Maybe I misunderstood the article by Martin Flower. I think what you implemented is ServiceLocator pattern. Your implementation is really cool, especially the validator of a feature.

However, to me, the FeatureBroker is a kind of ServiceLocator. So it isn't really the Inversion of control that I expected.

Zoran Isailovski (author) 8 years, 11 months ago  # | flag

Kind of Point of View. The essence of ServiceLocator is that components make explicit calls to the locator to request a particular feature, so every component "sees" the locator.

DependencyInjection is characterized by dependencies being somehow "declared" by components, while the resolution mechanism is completely hidden.

In this recipe, components only need to declare what they need. They do not need to see the FeatureBroker, since that is an "implementation detail" of the dependency declaration/resolution mechanism. (The implementation can be changed anytime to search classes for RequiredFeature slots and actually inject values, as you probably expected, without affecting existing components.) From this design-level point of view, the recipe conforms to DependencyInjection.

On the other hand, the implementation itself uses the FeatureBroker as a sort of ServiceLocator, so from an implementation-level point of view, the recipe is a ServiceLocator.

In the end, it all depends on whose lawyer you are. If you are an implementation lawyer, you will think of the recipe as being a ServiceLocator. If you are a design lawyer, you will think of it as DependencyInjection. And if you are management lawyer, you will think of it in terms like "Does it get the job done, and how much does it cost?"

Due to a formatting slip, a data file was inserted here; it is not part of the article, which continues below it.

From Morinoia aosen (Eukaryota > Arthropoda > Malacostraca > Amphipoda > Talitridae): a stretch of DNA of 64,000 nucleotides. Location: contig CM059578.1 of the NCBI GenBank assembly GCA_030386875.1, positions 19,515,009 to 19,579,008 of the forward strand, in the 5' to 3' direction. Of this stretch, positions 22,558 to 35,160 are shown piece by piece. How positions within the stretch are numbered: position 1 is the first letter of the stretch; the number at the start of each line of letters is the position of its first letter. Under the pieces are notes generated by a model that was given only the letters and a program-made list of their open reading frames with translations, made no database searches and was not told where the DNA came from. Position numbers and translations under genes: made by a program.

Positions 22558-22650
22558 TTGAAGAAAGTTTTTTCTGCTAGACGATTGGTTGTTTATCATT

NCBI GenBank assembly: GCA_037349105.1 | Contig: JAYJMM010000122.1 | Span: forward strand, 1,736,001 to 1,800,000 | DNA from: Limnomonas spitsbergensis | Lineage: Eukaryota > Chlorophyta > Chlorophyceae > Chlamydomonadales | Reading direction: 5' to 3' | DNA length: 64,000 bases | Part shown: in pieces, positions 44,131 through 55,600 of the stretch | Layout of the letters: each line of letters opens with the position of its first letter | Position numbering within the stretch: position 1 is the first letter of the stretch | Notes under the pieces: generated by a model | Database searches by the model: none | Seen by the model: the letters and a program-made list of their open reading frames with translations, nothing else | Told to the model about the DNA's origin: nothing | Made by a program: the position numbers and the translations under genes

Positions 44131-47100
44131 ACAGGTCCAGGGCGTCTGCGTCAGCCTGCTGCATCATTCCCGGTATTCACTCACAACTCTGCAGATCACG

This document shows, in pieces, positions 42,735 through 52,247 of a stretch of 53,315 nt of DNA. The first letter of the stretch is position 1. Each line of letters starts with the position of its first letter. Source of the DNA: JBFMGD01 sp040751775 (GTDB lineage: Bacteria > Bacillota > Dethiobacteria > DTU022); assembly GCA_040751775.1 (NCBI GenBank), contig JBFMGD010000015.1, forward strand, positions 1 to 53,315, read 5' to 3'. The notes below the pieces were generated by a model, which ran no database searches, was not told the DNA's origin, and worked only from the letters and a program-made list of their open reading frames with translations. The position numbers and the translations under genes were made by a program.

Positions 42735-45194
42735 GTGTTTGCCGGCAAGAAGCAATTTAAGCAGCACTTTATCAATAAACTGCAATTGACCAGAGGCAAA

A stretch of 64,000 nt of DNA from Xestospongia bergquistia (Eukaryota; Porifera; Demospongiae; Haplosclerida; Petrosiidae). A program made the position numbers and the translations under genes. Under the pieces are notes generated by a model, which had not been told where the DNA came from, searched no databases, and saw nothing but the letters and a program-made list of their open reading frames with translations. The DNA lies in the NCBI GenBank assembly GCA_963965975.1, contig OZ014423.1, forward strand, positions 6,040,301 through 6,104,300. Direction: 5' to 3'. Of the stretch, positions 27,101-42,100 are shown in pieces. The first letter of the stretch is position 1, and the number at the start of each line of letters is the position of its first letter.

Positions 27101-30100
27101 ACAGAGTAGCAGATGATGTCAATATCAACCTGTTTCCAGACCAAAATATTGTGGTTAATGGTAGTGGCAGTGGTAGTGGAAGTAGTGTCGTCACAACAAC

Zoran Isailovski (author) 8 years, 11 months ago  # | flag

Also, statically typed languages do not support concepts like attribute descriptors, decorators etc. The strict separation of the two patterns is partly, if not mainly, enforced by the static nature of those languages.

In Python, thank to its dynamic features, it is possible to "adjust" how an attribute is retrieved and encapsulate that "adjustment" away from clients. It then becommes apparent that the two patterns are merely two manifestations of the same abstraction.

Alex Dvoretskiy 8 years, 1 month ago  # | flag

There is a bug in the method HasMethods. The line "return callable(attr)" should be replaced with "if not callable(attr): return False"

A silly error indeed - thanks. I have applied your fix to the recipe

Dennis K 5 years, 8 months ago  # | flag

I have written an alternative approach which does not depend on an global FeatureBroker. It's extremly simple, thanks to the power of the snake ;D

http://www.dennis-kempin.de/python/dependency-injection-in-python/

Ivo Danihelka 5 years, 3 months ago  # | flag

Thanks for inspiration.

I have provided implementation of Non-invasive Constructor Injection in Recipe 576609.

koesters 4 years, 9 months ago  # | flag

Hello, thank you for your template! Please, why does this little modification not work:

class Bar(Component):
 def PrintYourself(self):
  con   = RequiredFeature('Console', HasMethods('WriteLine'))
  con.WriteLine('-- Bar instance --')

Now i get the Asserting Error: assert name == 'result', "Unexpected attribute request other then 'result'

THANKS!

Henri de Feraudy 10 months, 2 weeks ago  # | flag

I see a few occurrences of a spelling mistake that is quite unpleasant to me, because it is so widespread: the use of "then" when "than" should be used.

"other then 'result'" should be "other than 'result'"

"little more then 50 lines" should be "little more than 50 lines"

please look at http://theoatmeal.com/comics/misspelling

nanda kishore 1 month, 1 week ago  # | flag

Great snippet. Congrats. The only thing unpleasant(and can be easily fixed) is the missing os module import. Please add it.

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Created by Zoran Isailovski on Wed, 4 May 2005 (PSF)